Analysis: Texas Legislature flushing sanctuaries, from cities to bathrooms
Texas legislators — along with everyone watching them — expected to lock horns over transgender Texans and the bathroom bill. But the raw debate over sanctuary cities legislation could be the hallmark of this 85th Legislature.
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Bathrooms were supposed to be the big and messy social issue of the legislative session, but the sanctuary cities legislation that passed the House last week is certainly a candidate for the hallmark issue of the 85th Legislature.
Like the result, hate the result, whatever: The sore feelings, fears, anger at and empathy for immigrants and minorities that surfaced in the debate over Senate Bill 4 will permeate the last month of this session like smoke through a brisket.
Maybe the two issues will share the spotlight: Transgender Texans seeking sanctuary from bullies in public restrooms, and Hispanics and other minorities seeking sanctuary from immigration enforcers prowling for non-citizens.
The divisions on SB 4 were clear from the start; lawmakers have been working on “sanctuary cities” legislation for several sessions without finding consensus. But one provision in particular — the “show us your papers” amendment — encapsulated the entire controversy.
The sore feelings, fears, anger at and empathy for immigrants and minorities that surfaced in the debate over Senate Bill 4 will permeate the last month of this session like smoke through a brisket.
It’s why this bill — which might leapfrog another controversy like regulating transgender Texans access to bathrooms in public buildings — is the one people will be talking about later. It directly affects more people than the bathroom bill. It puts a spotlight on police, effectively asking the body politic to keep a positive or negative hawks-eye view on law enforcement. It might even matter to voters, marking the politicians who voted for and against it in their primaries and general elections next year.
How do we know this?
First, the victors weren’t exactly dancing in jubilation when it was over. They won the fight, passing a bill that would ban “sanctuary” jurisdictions in Texas; allowing police to question the immigration status of people they legally detain; and subjecting police chiefs and sheriffs to misdemeanor charges for failing to cooperate with requests from federal authorities, or for not honoring requests from immigration officials who want noncitizen inmates held.
The bill on sanctuary cities was on Gov. Greg Abbott’s list of the four things he wanted more than anything else from this Legislature, along with a resolution calling for a convention of states to change the U.S. Constitution, new ethics laws for state officials and employees and repairs to child protective services.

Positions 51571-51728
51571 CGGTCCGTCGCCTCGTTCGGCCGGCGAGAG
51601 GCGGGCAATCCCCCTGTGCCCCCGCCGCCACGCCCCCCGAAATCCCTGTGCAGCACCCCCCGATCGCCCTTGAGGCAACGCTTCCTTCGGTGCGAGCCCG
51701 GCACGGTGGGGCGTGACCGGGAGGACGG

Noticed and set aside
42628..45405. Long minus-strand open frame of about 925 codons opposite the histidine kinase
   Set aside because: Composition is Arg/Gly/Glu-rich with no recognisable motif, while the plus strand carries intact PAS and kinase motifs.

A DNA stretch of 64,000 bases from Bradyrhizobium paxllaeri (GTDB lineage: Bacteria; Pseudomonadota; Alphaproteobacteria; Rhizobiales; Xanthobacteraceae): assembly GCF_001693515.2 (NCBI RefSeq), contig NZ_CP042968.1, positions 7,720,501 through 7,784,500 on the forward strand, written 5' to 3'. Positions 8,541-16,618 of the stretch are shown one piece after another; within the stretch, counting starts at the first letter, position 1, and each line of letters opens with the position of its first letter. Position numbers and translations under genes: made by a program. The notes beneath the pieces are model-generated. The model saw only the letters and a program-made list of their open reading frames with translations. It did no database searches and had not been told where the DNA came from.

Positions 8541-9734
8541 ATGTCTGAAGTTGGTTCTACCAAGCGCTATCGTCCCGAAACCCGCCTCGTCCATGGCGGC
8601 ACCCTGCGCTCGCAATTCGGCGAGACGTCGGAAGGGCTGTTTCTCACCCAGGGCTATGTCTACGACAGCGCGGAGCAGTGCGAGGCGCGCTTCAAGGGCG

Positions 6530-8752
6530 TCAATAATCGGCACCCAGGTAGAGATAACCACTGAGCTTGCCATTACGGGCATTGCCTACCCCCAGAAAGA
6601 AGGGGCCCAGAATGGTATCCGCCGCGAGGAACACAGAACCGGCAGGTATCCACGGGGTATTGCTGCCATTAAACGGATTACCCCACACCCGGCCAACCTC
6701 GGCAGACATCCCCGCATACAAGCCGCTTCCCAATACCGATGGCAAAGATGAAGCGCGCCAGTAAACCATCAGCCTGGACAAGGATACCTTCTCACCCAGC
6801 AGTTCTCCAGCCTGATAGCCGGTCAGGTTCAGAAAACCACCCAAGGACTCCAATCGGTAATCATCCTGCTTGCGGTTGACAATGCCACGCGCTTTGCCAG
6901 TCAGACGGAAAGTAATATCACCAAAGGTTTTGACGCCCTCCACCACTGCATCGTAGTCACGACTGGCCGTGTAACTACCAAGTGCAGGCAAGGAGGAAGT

Oh, happy day, right? That’s not how they’re acting. At the end, this was a subdued group of victors.
Second, at a moment when you might expect to see people clamoring for credit, members on both sides were slinking around blaming each other for the passage of the bill in general, and for the addition of one provision — the “show us your papers” amendment. Some Republicans tried to hang the blame on Democrats who turned down a “deal” that would have killed the amendment in return for them pulling down dozens of amendments of their own. Some Democrats blamed a handful of their own members who refused to take that deal and back away from the fight — no matter whether most Democrats wanted them to or not.
The amendment passed 81-64. Whatever the spin, the credit or blame — a point of view assessment — belongs to the 81 members who voted in favor of the amendment. You might extend that blame or credit to the 94 members who voted to approve the final bill with that amendment included.
The final result was generally predictable. House leaders decided to leave the legislation to “the will of the House,” a way of saying they would add or subtract whatever the members wanted, without trying to steer the result to a particular outcome.
On a bill like this one, with a conservative majority taking votes under the watchful eyes of political consultants and primary election voters, that all but guaranteed the House would move in the direction of the Senate’s full-strength version of the legislation from their own lite version.
They moved far enough that the Senate might just approve of their work instead of asking for a conference committee to hammer out what now appear to be relatively minor differences.
However it really went down, whoever folded or stood up or took a stand or slinked away, this bill and its amendments passed because most of the members of the House — Republicans, overwhelmingly — wanted to add these ideas and policies to state law. The “deal” the majority offered is easier to understand as an ultimatum: Drop much of your opposition and we’ll drop this one provision. The Democrats didn’t make the deal, but they’re not the reason the papers amendment was added, or that the bill passed.
No reason to blame the losers on top of everything else.
More columns from Ross Ramsey:
- Texas legislators cannot bind future legislators by preventing them or forcing them to do something. But they can certainly make their future decisions uncomfortable.
- The Senate doesn't like the House's hit on the Rainy Day Fund. The House doesn't like the Senate's delay of a deposit into the state's highway fund. Neither wants to raise taxes. But all is not yet lost — unless they want to fight about it.
- Some Texas lawmakers want to kill the franchise tax that so many businesses hate. So far, so good. But it might leave a hole in the state's pocket when it inevitably comes time to rebalance the state's financing for public schools.
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